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How Macy’s And Wanamaker’s Dealt With Two Pandemics, 102 Years Apart

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Will the reopening of Macy’s bring a sense of normalcy back to America’s retail scene? Department stores, formerly regarded as America’s temples of commerce, survived the 1918 pandemic. Can they survive the current one?

There was a time when department stores anchored cities and towns of all sizes. But today they are smaller, fewer and weaker. When governors initially released their individual stay-at-home orders, most retail stores were ordered to close. Businesses that carried health, food and home improvement items were deemed “essential.” Most department stores dropped those lines at least 30 years ago.

On Monday, 68 Macy’s stores, largely located in southern states, opened for the first time in six weeks. The Shops at Willow Bend Macy’s, located in Plano, Texas, was one of those locations. But when the doors were unlocked on Monday, there were no lines. By mid-afternoon, only about 10 shoppers walked the aisles. Registers were quiet and fitting rooms were empty. As some customers chose curbside pickup and others avoided leaving their homes for shirts and sauce pans, Macy’s reopening didn’t appear essential.

Department stores used to be essential. Most merchandise was traditionally available at department stores. Even televisions and washing machines debuted at department stores. Cities couldn’t survive without their stores or their civic leadership. John Wanamaker, one of America’s greatest merchant prices, operated his great emporium right in the heart of Center City Philadelphia. He was a community leader and joined the U.S. fight for victory during World War I.

On September 28, 1918, Wanamaker, along with other dignitaries, threw a huge parade down Broad Street. The goal was to encourage patriotic pride and sell Liberty Loans. Wanamaker planned an American sing-along concert right in his store’s signature Grand Court to kick off the day. Wanamaker even engaged bandmaster John Philip Sousa to lead the program. Wanamaker helped design a memorable event that children would ask for years to come, “Do you remember that day, daddy?”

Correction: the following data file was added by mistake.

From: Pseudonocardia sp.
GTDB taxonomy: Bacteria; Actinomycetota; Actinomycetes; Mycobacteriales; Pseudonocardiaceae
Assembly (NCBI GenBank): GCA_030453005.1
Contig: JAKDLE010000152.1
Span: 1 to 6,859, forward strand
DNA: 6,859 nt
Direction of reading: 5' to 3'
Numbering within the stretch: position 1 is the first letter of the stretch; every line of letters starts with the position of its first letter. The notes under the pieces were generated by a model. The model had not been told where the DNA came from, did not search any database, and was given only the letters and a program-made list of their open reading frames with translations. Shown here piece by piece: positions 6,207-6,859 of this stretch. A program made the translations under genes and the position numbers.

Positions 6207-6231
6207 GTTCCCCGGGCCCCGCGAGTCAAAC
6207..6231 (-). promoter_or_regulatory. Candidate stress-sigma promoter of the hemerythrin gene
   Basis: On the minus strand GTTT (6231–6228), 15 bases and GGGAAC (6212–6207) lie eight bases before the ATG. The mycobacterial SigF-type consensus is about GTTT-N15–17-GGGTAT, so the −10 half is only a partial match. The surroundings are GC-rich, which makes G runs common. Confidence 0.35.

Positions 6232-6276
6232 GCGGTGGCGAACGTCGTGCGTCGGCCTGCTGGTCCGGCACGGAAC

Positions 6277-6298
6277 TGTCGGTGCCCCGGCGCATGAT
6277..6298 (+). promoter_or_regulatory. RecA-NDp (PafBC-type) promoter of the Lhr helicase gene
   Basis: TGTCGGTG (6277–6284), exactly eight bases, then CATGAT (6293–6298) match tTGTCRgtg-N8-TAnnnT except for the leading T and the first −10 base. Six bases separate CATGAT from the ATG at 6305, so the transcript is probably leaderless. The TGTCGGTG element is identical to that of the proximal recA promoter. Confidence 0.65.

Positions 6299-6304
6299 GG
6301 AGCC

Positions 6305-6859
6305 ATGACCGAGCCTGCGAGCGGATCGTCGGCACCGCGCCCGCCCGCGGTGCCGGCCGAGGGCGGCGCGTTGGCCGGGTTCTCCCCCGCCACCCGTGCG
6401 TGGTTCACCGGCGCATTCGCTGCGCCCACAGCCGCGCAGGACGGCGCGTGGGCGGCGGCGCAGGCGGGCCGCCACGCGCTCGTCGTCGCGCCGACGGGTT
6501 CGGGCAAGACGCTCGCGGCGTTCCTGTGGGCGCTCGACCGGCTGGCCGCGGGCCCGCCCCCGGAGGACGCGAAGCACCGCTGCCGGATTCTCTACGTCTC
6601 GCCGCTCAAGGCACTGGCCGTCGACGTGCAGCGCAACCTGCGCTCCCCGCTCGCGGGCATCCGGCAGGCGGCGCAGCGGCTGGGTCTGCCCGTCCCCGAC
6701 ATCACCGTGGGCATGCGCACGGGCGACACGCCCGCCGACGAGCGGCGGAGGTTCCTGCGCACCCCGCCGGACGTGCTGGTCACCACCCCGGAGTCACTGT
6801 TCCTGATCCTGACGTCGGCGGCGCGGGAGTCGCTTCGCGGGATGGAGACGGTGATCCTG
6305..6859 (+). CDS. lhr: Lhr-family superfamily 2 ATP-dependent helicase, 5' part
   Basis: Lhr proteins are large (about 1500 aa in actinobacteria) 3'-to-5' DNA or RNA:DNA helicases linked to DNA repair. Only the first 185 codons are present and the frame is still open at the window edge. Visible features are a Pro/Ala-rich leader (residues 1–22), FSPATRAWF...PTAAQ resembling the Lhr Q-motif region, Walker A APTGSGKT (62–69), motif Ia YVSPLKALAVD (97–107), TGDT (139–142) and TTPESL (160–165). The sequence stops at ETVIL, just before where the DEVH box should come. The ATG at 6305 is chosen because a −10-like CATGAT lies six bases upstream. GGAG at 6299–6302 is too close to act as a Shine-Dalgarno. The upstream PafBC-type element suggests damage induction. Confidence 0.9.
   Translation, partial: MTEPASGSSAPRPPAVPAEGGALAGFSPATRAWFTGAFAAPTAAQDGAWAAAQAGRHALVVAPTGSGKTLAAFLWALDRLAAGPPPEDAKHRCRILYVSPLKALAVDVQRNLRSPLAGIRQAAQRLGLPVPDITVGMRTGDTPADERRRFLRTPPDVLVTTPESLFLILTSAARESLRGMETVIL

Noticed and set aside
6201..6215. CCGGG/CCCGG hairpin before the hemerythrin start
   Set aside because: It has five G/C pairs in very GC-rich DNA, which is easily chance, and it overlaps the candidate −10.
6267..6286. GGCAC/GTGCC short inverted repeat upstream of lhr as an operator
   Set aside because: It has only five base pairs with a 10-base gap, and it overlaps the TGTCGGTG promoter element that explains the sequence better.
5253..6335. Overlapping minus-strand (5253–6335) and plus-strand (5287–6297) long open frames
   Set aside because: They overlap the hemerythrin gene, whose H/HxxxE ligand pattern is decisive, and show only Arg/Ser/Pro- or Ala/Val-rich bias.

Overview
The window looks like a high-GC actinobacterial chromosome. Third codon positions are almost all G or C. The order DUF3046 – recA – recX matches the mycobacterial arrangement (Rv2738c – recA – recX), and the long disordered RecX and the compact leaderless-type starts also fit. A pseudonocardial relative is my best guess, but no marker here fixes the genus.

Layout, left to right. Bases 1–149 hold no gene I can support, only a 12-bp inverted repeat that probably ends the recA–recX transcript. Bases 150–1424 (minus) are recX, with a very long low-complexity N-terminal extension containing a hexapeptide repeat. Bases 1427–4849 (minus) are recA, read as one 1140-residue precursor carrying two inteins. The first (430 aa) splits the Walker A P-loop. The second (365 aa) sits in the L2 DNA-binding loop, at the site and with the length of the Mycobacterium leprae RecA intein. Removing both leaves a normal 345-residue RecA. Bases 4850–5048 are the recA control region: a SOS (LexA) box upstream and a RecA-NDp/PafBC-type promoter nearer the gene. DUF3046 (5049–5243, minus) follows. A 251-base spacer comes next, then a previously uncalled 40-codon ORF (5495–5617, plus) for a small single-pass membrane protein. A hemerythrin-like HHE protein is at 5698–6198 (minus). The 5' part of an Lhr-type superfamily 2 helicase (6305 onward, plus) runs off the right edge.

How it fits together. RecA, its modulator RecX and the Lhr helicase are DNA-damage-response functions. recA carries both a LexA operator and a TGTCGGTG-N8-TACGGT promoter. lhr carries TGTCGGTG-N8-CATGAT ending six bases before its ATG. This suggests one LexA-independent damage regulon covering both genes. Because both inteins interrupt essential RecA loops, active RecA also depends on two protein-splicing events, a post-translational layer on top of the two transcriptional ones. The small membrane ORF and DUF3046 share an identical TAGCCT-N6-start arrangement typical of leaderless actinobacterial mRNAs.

It was an infamous day. Philadelphia turned the other cheek as over 600 sailors fell victim to the “Spanish Flu” that made its way around the Naval Yard. Even as the influenza became a global crisis, local health officials downplayed any concerns about the Wanamaker-led celebration. Unfortunately, three days later, 117 Philadelphians had died from the influenza and every hospital bed was taken. This severe and sudden flu had the ability to take its victims within a matter of days, even hours. By early November, the figure surpassed 12,000.

None of the department stores closed during the 1918 pandemic. The city shut schools, churches, pool halls, but not the department stores. Wanamaker kept pushing the Liberty Loan Drive and made no public reference to the sickness ravaging Philadelphia. Strawbridge & Clothier, a major Wanamaker competitor, did turn its telephone order room to the Philadelphia Council of National Defense. If anybody felt ill or had concerns, they could dial Filbert 100 and say “Strawbridge & Clothier. Influenza.” They usually were referred to their local fire station for help.

Other cities saw what happened in Philadelphia and grew wary of large spaces, such as department stores. Health departments ordered store operators to provide masks for employees, keep an eye on illness within the store, and maintain clean buildings. Some cities required businesses to wash their sidewalks frequently throughout the day.

Today, as restrictions are relaxed and stores gradually reopen, there are some similarities between 1918 and 2020. Shoppers will likely find store employees wearing masks. They will find buildings that are thoroughly and frequently cleaned. And as stated on Macy’s own website, store employees will have to complete wellness checks before each shift. The immediate death toll after Philadelphia’s 1918 Liberty Loan Parade proved that crowds, whether assembled in Wanamaker’s Grand Court or along Philadelphia’s Broad Street, could create a catastrophe.

Ultimately, the biggest difference between 1918 and 2020 is the role of the department store. Unless department stores can turn the tide and once again become essential to customers and their communities, the COVID-19 pandemic death count will include many familiar retail names.

I’ve been cited in media publications as a department store “historian,” “lecturer,” “expert,” “guru,” “aficionado,” “junkie,” and “maven.” I am an oboist with the Baltimore Symphony Orchestra and grew up in the Philadelphia area. My mother went shopping every day and I fell in love with road trips and department stores, two of her favorite passions. Back in 2009, I took on a personal challenge and wrote a book about Hutzler’s in Baltimore. It went through six printings in six weeks. I have authored nine additional department store history books and lectured at locations such as the New York Public Library, Boston Public Library, New York Fashion Week, the Wanamaker centennial celebration, and the Historical Society of Washington DC. I have contributed to the New York Times, Wall Street Journal, Fortune, and Southern Living. I love telling stories and I stand by my research. I’m also at www.departmentstorehistory.net.

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